Many of the genre’s values – its individualism, its masculine, granite-jawed, man’s-gotta-do impulses – spring from that exact romantic notion of a man making himself anew. That requires, however, that he jettison what he once was. So it is no wonder that the classical western – for, despite its revisionist outlook, The Furnace is defiantly classical in form, up to and including Mick McDermott’s handsome, stately cinematography – has traditionally had such difficulties coming to narrative terms with the historical reality of pre-existing Aboriginal societies. This may even be one of the foundational tensions that make the western so endlessly fraught and fascinating: the genre grows out of an entirely notional, conceptual ‘west’ as an untouched, empty frontier landscape on which a man can set his mark with nothing but his will as his lodestar. But those landscapes never were empty, and indigenous peoples, with their deep-rooted, symbiotic relationships to the land, as well as their various traditions of ancestor worship and tribal memory, are by their very nature an existential contradiction to the kind of blank-slate, forge-your-destiny forgetfulness that powers the genre’s mythology.
That tension exists in The Furnace in less obvious ways too, as MacKay seeks to use traditional western forms to tell a story that is inherently discomfiting to genre norms. And, at times, this attempt to write historical realities back into a set of myths that never had much to do with historical reality in the first place comes at the expense of the film’s drama and urgency. Despite the requisite shootouts and showdowns, the film is slow in tempo, sometimes feeling a little constrained and overcautious. And other extraneous elements are bitten off only to prove rather too big to chew. The second set of pursuers – the ‘demon’ Yates (Goran D Kleut) and his unnamed Aboriginal tracker sidekick (Sean Choolburra) – are arguably unnecessary, especially when they are characterised in such an incongruous, Gothic-melodrama way. The father–son dynamic between Shaw and Sam is never quite developed enough to convince, even if fatherhood does serve to humanise a character who could otherwise lack dimension. And while MacKay is rigorously respectful in the depth and differentiation granted all his cameleer and Indigenous characters (even performing a small act of preservation in ensuring the Aboriginal language spoken is Badimaya, whose last native speaker died just before filming beganSee ‘About the Production’, The Furnace press kit, 2020, p. 6.), the same can’t really be said of the band of opium-dealing, gold-smuggling Chinese outlaws who guard the eponymous smelting kiln. Aside from featuring the film’s only notable female role – another slight blind spot, if by and large an understandable one – the characterisation of this community lacks some of the compassion and cultural sensitivity MacKay so ably demonstrates elsewhere. (For a more nuanced portrayal of East Asian migrants in the nineteenth-century New World, Kelly Reichardt’s 2019 slow western First Cow comes highly recommended.)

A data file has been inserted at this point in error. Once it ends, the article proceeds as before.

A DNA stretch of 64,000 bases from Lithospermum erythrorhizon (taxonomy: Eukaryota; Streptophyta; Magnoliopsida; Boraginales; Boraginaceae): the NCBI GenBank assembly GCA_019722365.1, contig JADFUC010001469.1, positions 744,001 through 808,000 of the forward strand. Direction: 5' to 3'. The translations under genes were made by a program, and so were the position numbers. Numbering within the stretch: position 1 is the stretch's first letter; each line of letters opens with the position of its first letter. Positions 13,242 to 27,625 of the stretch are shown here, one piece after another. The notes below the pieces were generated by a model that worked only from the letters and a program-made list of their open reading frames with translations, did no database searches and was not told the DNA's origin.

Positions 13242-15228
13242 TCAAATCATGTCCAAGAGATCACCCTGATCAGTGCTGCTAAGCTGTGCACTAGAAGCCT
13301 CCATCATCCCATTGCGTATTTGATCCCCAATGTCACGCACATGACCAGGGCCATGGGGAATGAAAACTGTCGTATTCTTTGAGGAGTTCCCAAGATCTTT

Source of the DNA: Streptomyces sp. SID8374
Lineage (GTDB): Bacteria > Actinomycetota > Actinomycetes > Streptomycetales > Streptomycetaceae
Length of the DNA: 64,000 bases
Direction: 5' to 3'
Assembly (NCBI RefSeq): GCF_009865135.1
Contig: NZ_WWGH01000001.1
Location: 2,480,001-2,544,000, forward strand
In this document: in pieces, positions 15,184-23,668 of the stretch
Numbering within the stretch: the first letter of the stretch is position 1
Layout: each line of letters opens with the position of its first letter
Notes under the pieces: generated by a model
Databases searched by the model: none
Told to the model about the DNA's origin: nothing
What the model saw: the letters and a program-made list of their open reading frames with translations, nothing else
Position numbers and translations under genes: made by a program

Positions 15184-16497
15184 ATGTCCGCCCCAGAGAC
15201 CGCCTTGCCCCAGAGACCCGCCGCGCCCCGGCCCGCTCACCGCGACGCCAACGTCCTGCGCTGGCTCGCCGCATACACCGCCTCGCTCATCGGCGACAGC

But these few stylistic and narrative flaws aside, MacKay’s is an extremely accomplished first feature, rendered in grand images that flatter the expanses of baked earth and crushing sky without romanticising away the scrubbiness, the dustiness, the goddamned flies. And its delicate act of reclamation ultimately moves in a very gently subversive direction that, maybe even more than Australia’s other recent celebrated westerns, works to categorically shift the focus away from the whiteness encoded in the genre’s DNA. It’s not that The Furnace radically reinvents western storytelling. But in positioning its happy ending as a Muslim Afghan hero’s triumphant abnegation of white settler society in favour of the traditions of Australia’s Indigenous peoples – with Hanif even going so far as to perform his own self-imposed walkabout as a kind of initiation – it does signal that the western’s almost invariably white perspective on Australia’s history is by no means the only one, and acceptance into the colonisers’ social framework is by no means the only metric of an outsider-hero’s success.
Hanif’s journey – away from Afghanistan and the expectations of his father, through servitude to and temporary corruption by the hard, selfish values of Australia’s colonial arrivals, and out the other side into the waiting embrace of Woorak and Coobering as his new family – is sentimental, but it is also sincere, and sincerely hopeful. It cannot, as but one fictionalised strand in a vast, complex and endlessly revisited history, entirely and immediately reform the landscape of the meat pie western. But it does plant a little seed that will perhaps grow to alter the generic territory just a little, like the clusters of palm trees that now dot Australia’s interior, having sprung from the discarded date stones of cameleers resting under stars that – for a few of them, anyway – finally lost their strangeness.
|1||For more on the cameleers and their historical erasure, see Madison Snow, ‘Australia’s Afghan Cameleers’ Forgotten History Revived by Their Living Relatives’, ABC News, 2 February 2020, <https://www.abc.net.au/news/2020-02-02/descendents-remember-australias-cameleers/11890622>, accessed 23 February 2021.|
|2||See Australian Film Commission, ‘The First Wave of Australian Feature Film Production: From Early Promise to Fading Hopes’, 15 June 2005, available at <https://apo.org.au/sites/default/files/resource-files/2005-06/apo-nid61807.pdf>, accessed 23 February 2021.|
|3||See Kim Bullimore, ‘Honouring Early Aboriginal Resistance’, Red Flag, 25 January 2019 <https://redflag.org.au/node/6663>, accessed 25 February 2021.|
|4||See ‘About the Production’, The Furnace press kit, 2020, p. 6.|